There are always lessons to be learned in life. Day-by-day, event-after- event, whether it’s a competitive sport or just learning from an everyday experience, it seems there’s always something new we can teach ourselves. I’ve been racing for about 13 years now and I feel I’ve seen, experienced and learned almost every aspect or dynamic of the sport. But Saturday night at Stockton 99 Speedway, I proved myself wrong and showed myself that there is still plenty of room to learn.
I came in to this 2013 race season with one goal: the 2013 NASCAR K&N West Series championship. This meant finishing in the top five consistently, and never finishing outside the top 10. The Golden Gate Racing Team and I started that run flawlessly with a third place at Phoenix in March, a top five qualifying run at Stockton, and a top three run at Stockton . . .the majority of the night, that is.
Late in the race with about 25 laps to go the race was halted for roughly 20 minutes due to an accident that oiled down the entire .25 mile track. At the time I was in the fourth position, and definitely faster than the cars running second and third. Sitting at the top of Turn Four, parked due to the red flag, facing down the track at the couple of cars that were my obstacles, I had plenty of time to ponder my attack and think about how I was going to safely finagle my car past the two in front of me with little remaining time.
As the yellow lights started to flash and we got rolling again behind the pace, scrubbing our tires, cleaning the quick-dry from the track surface and building the heat back up it became apparent that I had more to focus on than how I was going to make two passes. We clearly had a right front tire going down for no apparent reason, other than I must’ve been parked on something during the break which was sharp enough to puncture a hole in the 180 degree-softened rubber. After some fast communication and lots of radio chatter, we pitted just before coming to the green. Our Golden Gate Racing crew got the tire changed and sent me back out on the lead lap to restart somewhere around P15.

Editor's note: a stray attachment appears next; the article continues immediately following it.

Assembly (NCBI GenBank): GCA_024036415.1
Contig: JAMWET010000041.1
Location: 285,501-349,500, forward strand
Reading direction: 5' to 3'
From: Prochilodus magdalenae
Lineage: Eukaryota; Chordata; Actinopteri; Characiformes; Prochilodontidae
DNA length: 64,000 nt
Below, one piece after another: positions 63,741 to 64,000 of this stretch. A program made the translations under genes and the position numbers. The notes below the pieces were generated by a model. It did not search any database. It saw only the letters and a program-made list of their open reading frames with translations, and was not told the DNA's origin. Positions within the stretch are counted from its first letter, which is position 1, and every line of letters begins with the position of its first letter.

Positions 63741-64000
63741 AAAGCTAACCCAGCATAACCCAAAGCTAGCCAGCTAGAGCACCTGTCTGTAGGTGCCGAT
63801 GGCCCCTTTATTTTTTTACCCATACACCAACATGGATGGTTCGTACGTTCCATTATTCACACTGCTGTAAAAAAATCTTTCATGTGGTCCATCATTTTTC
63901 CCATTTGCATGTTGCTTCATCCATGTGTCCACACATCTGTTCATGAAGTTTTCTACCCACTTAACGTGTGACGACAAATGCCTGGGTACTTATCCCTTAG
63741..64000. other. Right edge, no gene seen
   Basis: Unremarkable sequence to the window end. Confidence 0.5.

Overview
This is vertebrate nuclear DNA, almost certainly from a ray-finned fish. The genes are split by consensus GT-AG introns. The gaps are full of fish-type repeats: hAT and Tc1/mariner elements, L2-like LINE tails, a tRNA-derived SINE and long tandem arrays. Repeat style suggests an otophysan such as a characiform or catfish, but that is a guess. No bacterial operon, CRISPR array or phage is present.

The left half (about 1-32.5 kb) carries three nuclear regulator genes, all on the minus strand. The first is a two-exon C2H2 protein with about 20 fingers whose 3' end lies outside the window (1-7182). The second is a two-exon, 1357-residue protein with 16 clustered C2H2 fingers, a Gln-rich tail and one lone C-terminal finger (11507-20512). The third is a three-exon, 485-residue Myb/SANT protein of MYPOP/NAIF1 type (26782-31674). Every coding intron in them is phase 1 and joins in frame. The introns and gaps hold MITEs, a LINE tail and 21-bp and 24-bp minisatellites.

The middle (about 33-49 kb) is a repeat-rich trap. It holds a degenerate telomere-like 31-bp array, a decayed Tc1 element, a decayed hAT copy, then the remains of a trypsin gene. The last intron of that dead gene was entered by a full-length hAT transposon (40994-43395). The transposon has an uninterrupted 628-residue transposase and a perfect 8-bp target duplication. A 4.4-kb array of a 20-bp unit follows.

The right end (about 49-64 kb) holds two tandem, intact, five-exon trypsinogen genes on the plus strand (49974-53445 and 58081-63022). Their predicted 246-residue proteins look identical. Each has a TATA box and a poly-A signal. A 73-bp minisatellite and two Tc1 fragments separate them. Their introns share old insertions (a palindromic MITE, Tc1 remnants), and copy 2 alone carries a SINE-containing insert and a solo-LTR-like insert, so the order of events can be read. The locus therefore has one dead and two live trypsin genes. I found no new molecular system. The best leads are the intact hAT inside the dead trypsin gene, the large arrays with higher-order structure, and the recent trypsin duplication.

With about 18 laps to go, and knowing we were on the lead lap, the game was on. The field set-up and suffered several failed restarts, which resulted in cars spinning, me avoiding more potential damage, and wasting a couple more laps that I needed to gain every spot I could. Finally, with about 10 to go, we went green and made it through an entire lap. The field had evened out, apart from a three-wide situation around mid-pack on the front stretch, which occurred when I managed to pass four cars in one straightaway. This seemed to be the streak the next couple of laps as I forgot what position I was in and just set my sights on overtaking whoever was in my way next, however I could do it.
“I forgot what position I was in and just set my sights on overtaking whoever was in my way next.”
But this became my problem, and led to my learning experience . . .
With five laps to go I was running back in fifth, but with all the aggression I’d built up and seeing only red as I charged through the field, my mentality wasn’t ready to stop. I failed to realize that this was my goal for the race. I was perfectly fine holding spot right there and having an unbelievable points night, which would’ve felt like a win after overcoming that flat tire.
But . . . the car running fourth was a first timer in the series, and I was clearly faster, even though my car had tightened up dramatically since the start of our run due to the fact that the right rear was now going down.
I made a move I’ve known to be faulty from years back, a move I know is last resort in oval racing but is so common from my karting days. Without even having a nose on the fourth place car, I tried to straight dive bomb into Turn One, below the apron, sideways. As the fourth place car cut across my nose, the rear of my car lightened and got just past that point of correctable oversteer. I was the only car to spin, and it was 100% because of my actions. The race stayed green and I limped home to a 15th place finish, which seemed like the end of the world as I screamed at myself inside my helmet.
“If you no longer go for a gap that exists, you are no longer a racing driver.”
After a week reflecting on this, and hearing different angles and points of view there’s still not a doubt in my mind that I did myself in on that one. But in my defense, one quote that has almost guided my racing career — “If you no longer go for a gap that exists, you are no longer a racing driver” — stood true prominent in my mind that night. The problem was that gap was just about two feet too small.
The Golden Gate Racing Team will rebound from this. With several of our strongest tracks coming up next we’ll move on, knock-out some wins and find a way to get back in this championship. In the meantime, I’m focused on learning from my mistake, and points racing the rest of the year. Still, my competitors can be assured if that gap is there, I’m going to go for it — even if I have to make that extra two feet of room on my own next time.